Parents' Guide to

The Catcher Was a Spy

By Michael Ordona, Common Sense Media Reviewer

age 15+

Well-made spy thriller has some war violence, language.

Movie R 2018 98 minutes
The Catcher Was a Spy Poster Image

A Lot or a Little?

What you will—and won't—find in this movie.

Community Reviews

age 16+

Based on 1 parent review

age 16+

Clear Adult Themes

This movie is about sexuality. It has a hard time maturing past that theme to become a well-developed, historically-important drama. Anyone interested in a purely historical drama the likes of The King’s Speech or Finest Hour will have to keep looking. The main sex scene at the beginning is rough and seemed to be making a point that Moe was trying too hard (after a fight with another ball player) to prove he was masculine and straight...despite multiple implications from the beginning that he was not. As a result, it comes off more as a frustration-based forcing of rough sex from an impersonal position on a girl he cares nothing about. Why it needs to have this or anything else about sex is truly lost on me. It takes a long time to get into any substance about the spying, which I thought was supposed to be the plot. Virtually every conversation and interaction talks about his sexuality, including uses of the phrase, “I don’t care who you f***, as long as you do your job,” etc. Even if Moe’s homosexuality was a historical fact, how it made him better or worse at espionage is lost on me, and it adds nothing but speculation to a story that is supposed to draw attention to important facts about a brilliant man’s life. The rough, impersonal sex and coarse talk about human sexuality would be enough reason not to let my kids watch it, but it’s slow, has bad language, and, as it speculates a whole lot, has no real trustworthy educational value.

This title has:

Too much sex
Too much swearing
3 people found this helpful.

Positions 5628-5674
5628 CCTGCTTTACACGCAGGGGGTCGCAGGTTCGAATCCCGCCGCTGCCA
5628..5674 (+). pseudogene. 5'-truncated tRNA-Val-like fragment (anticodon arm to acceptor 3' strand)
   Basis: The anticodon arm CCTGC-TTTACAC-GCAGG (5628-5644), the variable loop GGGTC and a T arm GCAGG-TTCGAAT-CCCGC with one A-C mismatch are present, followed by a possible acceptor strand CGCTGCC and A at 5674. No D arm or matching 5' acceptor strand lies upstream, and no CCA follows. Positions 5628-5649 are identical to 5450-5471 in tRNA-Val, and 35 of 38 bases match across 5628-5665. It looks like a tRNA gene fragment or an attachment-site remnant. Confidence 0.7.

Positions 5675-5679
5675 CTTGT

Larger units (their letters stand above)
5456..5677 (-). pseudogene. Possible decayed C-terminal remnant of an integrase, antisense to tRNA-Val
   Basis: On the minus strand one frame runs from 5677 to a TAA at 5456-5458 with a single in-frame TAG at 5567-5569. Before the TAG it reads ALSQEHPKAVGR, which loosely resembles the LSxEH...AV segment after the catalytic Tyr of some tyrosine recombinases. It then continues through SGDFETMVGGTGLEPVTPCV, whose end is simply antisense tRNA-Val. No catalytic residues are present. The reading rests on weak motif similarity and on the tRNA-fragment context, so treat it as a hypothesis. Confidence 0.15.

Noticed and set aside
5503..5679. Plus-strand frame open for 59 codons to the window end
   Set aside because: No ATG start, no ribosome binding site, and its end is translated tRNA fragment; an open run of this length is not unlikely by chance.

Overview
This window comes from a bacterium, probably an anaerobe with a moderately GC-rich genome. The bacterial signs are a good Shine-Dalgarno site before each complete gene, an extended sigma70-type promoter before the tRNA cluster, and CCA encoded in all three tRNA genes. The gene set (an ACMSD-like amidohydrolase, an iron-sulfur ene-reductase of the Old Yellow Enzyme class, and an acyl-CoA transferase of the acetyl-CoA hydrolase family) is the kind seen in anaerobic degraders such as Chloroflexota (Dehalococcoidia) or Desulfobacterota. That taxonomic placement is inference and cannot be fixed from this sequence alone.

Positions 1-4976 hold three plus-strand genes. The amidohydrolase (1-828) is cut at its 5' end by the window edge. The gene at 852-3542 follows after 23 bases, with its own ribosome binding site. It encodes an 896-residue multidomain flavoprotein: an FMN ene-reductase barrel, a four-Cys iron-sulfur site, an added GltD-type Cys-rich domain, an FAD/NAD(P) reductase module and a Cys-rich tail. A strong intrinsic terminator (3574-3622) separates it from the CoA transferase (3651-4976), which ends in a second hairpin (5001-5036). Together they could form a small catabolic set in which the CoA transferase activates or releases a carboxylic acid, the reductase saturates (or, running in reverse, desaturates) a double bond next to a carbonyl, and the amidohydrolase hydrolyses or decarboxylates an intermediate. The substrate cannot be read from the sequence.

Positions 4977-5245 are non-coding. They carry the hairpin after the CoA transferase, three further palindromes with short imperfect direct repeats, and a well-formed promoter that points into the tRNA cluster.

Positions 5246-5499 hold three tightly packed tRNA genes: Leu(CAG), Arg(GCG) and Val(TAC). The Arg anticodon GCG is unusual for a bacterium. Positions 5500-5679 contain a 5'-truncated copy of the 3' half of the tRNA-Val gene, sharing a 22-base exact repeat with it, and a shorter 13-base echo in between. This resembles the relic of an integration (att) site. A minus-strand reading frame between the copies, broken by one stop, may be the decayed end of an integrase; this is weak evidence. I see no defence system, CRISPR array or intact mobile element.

Is It Any Good?

Our review:
Parents say: (1):
Kids say: Not yet rated

This thriller is very well written and acted, with Rudd perfectly cast in the lead. But it takes at least one liberty with Berg's life that causes concern. (More on that below.) Even though he bears no resemblance to the actual, burly Berg, Rudd looks the part of a journeyman Major Leaguer of the time. And he has the depth to believably convey Berg's lively intellect and inner turmoil. When Berg learns just enough Japanese to prank his fellow players, when he surprises people with his ability in multiple languages, or when he accepts a difficult chess challenge on the fly, it all seems natural. Likewise, Rudd convincingly wrestles with the question of whether Berg should kill Heisenberg or let him live (a la The Hunt for Red October). The Catcher Was a Spy generates tension without a high body count or gruesome violence. But it's not Hitchcock-tight or thrilling; director Ben Lewin (The Sessions) wisely makes it more of an intriguing character study than getting into the nuts and bolts of spying.

In the supporting cast, Pearce is amusing as an American tough-guy soldier. Sienna Miller is sympathetic as Berg's neglected girlfriend, unsure whether he really loves her. And Hiroyuki Sanada, Daniels, and Giamatti are all memorable in supporting roles. The writing is a career best for Robert Rodat (Saving Private Ryan), who strips away sentimentality to highlight revealing moments. The dialogue is sharp, capturing the cadence of the time. In one exchange, Berg is asked, "You are a Jew?" He responds, "Jew-ish." But the presentation of Berg's closeted homosexuality is problematic, as it's apparently not based in fact. All biopics tweak and embroider facts, and, of course, it could be true. But presenting a big part of a real-life person's life as fact for dramatic motivation in a movie is a questionable practice. And, frankly, it's unnecessary: The real-life Berg is plenty fascinating.

Movie Details

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